Relative to the exams? Poor; the exams seem to offer contrasting perspectives and/or your answers were too erratic during one/both to facilitate a normalized score. Maybe the tests were produced in contrasting cultural/financially-minded workshops. Regardless, the sample set was inconclusive; objectively enriching a score with the evaluations you described probably isn't likely and/or wouldn't create a reliable reference point. (Check your substrate, too... )

    The conclusion (such that it is) seems fat with confirmation bias. Self-perception is a flexible entity; self-worth is probably not a quantifiable sum.

    Joe's not a bad guy, anyway...

  6. #6
    Senior Member ThatsWhatHeSaid's Avatar
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    Quote Originally Posted by Santtu View Post
    I feel like a regular Joe, with average looks, poor finances and low to average popularity. Spending some of my moderately miserable time in teh intarwebs, I stumble upon two tests, which I answer just like I feel at the moment.

    Other tells me I'm the life of the party with mad skills to earn a fortune if I wanted.

    Other reveals me I've got a low confidence.

    I'd have a high confidence if I believed the situation were as reported in the first test; yet the other reports I have a low view of myself.

    Suppose I'd believe in these tests having been accurate. I can pronounced myself healed! I was a great person all along, just not recognizing, thanks to my erroneous bias.

    What is the validity of this thought pattern and the conclusion?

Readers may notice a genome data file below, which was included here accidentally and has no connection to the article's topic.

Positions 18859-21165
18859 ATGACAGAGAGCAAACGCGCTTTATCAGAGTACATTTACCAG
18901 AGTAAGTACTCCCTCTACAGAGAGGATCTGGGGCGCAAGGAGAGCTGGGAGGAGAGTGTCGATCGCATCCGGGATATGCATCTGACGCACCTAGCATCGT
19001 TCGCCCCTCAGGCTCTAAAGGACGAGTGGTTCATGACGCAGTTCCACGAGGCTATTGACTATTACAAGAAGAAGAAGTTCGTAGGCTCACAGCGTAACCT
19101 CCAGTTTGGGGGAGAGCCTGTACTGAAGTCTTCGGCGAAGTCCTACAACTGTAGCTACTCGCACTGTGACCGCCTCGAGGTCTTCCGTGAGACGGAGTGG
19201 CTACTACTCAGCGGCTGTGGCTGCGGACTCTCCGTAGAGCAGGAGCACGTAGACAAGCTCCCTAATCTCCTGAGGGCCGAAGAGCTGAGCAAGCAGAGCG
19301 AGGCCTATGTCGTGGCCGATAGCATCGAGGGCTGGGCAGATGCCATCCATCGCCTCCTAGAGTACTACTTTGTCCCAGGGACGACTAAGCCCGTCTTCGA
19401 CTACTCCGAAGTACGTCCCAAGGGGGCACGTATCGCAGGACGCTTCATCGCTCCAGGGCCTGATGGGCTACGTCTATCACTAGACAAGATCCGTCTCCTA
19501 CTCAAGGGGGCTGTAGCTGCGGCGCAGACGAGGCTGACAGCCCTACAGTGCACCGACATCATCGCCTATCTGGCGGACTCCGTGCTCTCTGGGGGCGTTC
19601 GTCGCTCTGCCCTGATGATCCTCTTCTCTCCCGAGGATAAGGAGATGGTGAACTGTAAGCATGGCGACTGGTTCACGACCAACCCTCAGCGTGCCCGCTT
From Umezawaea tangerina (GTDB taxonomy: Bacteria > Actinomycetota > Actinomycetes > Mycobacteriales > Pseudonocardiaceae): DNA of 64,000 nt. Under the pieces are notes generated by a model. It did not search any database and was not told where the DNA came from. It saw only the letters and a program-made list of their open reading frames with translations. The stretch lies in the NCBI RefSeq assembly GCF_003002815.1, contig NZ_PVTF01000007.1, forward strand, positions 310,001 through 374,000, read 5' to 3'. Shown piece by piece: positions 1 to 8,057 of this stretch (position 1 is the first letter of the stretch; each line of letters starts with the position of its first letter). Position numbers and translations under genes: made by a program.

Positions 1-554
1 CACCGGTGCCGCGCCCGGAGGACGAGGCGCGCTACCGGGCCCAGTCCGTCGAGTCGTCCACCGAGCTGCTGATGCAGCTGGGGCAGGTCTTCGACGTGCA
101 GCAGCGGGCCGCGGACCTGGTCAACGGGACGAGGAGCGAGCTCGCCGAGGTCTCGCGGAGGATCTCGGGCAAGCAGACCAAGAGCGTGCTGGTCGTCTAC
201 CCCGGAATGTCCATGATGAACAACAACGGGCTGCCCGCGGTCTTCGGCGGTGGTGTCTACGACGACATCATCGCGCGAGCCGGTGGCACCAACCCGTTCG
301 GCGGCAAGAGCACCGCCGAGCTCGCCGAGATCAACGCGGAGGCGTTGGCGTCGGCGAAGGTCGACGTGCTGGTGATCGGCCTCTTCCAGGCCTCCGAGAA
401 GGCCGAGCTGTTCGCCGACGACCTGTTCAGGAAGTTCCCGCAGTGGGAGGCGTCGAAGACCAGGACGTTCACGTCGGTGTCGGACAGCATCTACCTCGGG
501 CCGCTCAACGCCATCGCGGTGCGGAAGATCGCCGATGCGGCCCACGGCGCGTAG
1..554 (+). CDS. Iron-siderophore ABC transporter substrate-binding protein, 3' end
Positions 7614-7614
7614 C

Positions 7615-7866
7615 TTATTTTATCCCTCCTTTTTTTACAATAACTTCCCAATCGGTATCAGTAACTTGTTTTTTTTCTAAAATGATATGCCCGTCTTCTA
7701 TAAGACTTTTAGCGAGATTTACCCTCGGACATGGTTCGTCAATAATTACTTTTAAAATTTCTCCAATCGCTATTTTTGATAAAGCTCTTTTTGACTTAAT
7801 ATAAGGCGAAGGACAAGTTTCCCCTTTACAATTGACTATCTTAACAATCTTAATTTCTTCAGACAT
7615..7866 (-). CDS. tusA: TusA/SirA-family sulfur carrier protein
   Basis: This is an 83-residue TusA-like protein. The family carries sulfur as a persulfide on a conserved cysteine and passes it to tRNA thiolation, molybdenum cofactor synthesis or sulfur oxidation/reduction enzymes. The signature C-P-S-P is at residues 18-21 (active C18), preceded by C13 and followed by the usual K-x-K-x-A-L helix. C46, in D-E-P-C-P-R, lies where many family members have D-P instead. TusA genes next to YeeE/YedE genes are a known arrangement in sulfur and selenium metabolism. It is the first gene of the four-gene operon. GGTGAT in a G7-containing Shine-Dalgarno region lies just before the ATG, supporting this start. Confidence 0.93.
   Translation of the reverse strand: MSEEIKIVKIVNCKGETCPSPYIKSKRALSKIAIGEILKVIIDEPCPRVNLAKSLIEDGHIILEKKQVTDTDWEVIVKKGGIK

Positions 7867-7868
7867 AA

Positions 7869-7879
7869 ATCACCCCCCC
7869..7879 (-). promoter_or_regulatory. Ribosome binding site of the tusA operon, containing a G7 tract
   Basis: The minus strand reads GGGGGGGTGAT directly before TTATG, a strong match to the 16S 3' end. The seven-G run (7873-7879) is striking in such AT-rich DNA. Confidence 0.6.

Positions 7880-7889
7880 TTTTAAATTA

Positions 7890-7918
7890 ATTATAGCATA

Discuss.
    You don't need some BS internet test to believe in yourself. You don't even have to know that you'll meet the classic benchmarks of success (money, intelligence, etc.). You just need to work with what you've got and make the best of it, and stop your mind from harassing you about who you're not, or who you might not become. Work with what's in front of you from moment to moment, to the best of your ability. Put in some solid effort. If you fall, get back up. Shift your goal from attaining A B and C to "kicking ass to the best of my ability."

    Anxiety and self-doubt is kind of like a mask people wear for years. After too much time, they come to identify with the mask and don't know what else they are. You can use the advice I've given you to help remove it, or you can come up with some other way. The way I see it, your entire post is mask-speak.

  7. #7
    filling some space UnitOfPopulation's Avatar
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    Quote Originally Posted by Night View Post
    Validity of the thought pattern?